In the SAP Data Space Berlin, we created an inspirational tool for creative meetings (the Data Room) and a generative visualization for the products customers order in the fully digitized Data Kitchen café.
An Ars Electronica Futurelab Project. Role: Artist & Lead Developer.
Creativity is just connecting things. — Steve Jobs
Finding ideas means to connect experience, knowledge and speculation. Focused research and serendipitous inspiration are combined to synthesise the new. This process cannot be automated; but the machine can combine its own version of associative “thinking” with its access to gigantic amounts of data, and become a little less of a pure tool and a little more of a co-author, complementing human strengths.
In the Ideation Room, an environment in which walls and table are all high-resolution, interactive displays, the user supplies the building block of an idea as a text or image element, and launches a chain of association from it: An algorithm scours data sources for images, terms and articles that could relate to the supplied element because they are relevant and inspiring to different degrees. The data sources are carefully curated databases of blogs and digital pinboards as well as a variety of search and tagging services - from news aggregators to thesauri and image classifiers. Some of the results are, in turn, immediately used as launching points of further automatic associations, growing the wealth of related elements into a tree structure; the users, too, can spark new association chains on any of the returned elements. In this way, a network of semantic connections is created - some of them logical, some surprising.
During the whole process, the users collect and sort content on the virtual surfaces of the table, until, finally, a visual topology of the unfolding of thoughts and discussions will have materialised - a document of ideation through a dialogue of humans and machines.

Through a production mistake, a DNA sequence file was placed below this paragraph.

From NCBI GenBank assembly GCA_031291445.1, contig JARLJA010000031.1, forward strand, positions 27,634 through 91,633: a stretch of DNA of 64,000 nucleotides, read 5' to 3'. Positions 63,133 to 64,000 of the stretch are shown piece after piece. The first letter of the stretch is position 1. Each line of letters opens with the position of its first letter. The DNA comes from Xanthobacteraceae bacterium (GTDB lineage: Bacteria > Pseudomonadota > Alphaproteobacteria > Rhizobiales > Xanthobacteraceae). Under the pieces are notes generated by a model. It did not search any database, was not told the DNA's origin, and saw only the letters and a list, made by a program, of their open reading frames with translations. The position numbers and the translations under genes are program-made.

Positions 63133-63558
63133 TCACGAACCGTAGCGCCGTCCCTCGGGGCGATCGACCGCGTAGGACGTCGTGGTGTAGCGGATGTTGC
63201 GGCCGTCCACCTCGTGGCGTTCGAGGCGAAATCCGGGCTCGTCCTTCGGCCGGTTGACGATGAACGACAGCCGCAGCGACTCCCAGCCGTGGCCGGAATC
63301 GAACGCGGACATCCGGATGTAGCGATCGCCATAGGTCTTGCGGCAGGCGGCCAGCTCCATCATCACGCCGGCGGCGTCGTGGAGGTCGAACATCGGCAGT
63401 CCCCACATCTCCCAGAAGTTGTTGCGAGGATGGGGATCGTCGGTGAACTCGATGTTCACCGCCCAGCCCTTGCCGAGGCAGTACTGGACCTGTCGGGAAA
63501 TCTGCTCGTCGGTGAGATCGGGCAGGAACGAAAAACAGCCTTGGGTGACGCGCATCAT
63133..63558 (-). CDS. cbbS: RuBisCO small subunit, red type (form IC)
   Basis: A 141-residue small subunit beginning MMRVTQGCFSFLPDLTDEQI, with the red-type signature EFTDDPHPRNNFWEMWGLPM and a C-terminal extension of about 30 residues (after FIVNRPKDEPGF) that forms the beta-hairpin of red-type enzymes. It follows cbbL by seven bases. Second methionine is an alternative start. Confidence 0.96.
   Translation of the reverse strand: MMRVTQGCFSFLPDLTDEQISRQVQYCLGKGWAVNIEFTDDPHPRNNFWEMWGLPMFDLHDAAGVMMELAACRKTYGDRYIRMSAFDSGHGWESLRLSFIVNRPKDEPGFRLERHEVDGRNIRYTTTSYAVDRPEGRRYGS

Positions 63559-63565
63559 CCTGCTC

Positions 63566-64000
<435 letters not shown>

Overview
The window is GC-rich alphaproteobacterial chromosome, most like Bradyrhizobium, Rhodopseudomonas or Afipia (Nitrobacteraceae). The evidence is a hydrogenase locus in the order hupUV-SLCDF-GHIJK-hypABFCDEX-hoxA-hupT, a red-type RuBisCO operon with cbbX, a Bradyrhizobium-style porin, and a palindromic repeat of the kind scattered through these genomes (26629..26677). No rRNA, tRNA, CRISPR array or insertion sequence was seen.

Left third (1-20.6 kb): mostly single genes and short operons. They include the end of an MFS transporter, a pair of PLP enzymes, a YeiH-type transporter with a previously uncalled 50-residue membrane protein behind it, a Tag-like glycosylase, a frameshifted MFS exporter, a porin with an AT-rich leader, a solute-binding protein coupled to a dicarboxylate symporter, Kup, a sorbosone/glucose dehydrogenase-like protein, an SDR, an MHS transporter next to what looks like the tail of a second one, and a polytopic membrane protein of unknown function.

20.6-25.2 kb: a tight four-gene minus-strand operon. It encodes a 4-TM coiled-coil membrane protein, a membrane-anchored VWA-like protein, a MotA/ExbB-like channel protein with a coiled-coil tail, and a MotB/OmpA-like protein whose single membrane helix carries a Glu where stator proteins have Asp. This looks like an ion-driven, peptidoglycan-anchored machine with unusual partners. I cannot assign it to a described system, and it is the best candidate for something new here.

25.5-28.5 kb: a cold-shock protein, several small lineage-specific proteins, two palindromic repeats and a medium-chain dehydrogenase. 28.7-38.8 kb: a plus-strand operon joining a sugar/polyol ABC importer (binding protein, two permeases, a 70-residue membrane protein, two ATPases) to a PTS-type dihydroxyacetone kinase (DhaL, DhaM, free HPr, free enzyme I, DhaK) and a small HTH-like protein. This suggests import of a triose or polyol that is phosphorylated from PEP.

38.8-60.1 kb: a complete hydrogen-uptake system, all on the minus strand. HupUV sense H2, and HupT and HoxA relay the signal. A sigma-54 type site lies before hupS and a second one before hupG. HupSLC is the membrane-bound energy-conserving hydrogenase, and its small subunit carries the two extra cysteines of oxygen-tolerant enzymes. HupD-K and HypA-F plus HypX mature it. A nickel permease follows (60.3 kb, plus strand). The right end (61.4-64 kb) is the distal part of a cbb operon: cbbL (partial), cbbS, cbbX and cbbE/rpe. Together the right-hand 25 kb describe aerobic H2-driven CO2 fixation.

Data Kitchen - “Food Wall” Visualization
In the Data Kitchen, the ordering and serving of food and drink is subject to a wholly digitized and automated process; only the preparation of the food is left to the - all the more creative and diligent - human hand.
The customer doesn’t see their order as a primarily presence-bound transaction (as in the traditional restaurant), but as a direct, unambiguous flow of information, at the end of which the food materializes in a futuristic light tunnel (the food wall box).
The abstract visualization of the order pays tribute to this magic: On the front of the box, a transparent high-res display, a dance of shapes takes place - monochromatic line patterns generated from the ingredients of the ordered products move across each other to form moiré-patterns; the contrast between light and shadow, transparent and opaque, accentuates the vibrance of the dishes all the more.
The algorithm that generates the shapes interprets the ingredient data purely structurall: Letter sequences become angles, word lengths become dimensions. The customers’ “avatars” are generated from the nicknames they enter based on similar laws: They are polygonal nets that continuously triangulate themselves, visible above the line patterns, similarly abstract and yet, over time, recognizable.
As direct, pure information, only the nickname itself and the box identifier remain visible on the display - a visual link, representative of the combination of efficient logistical automation and the return to creativity and variety of cooking.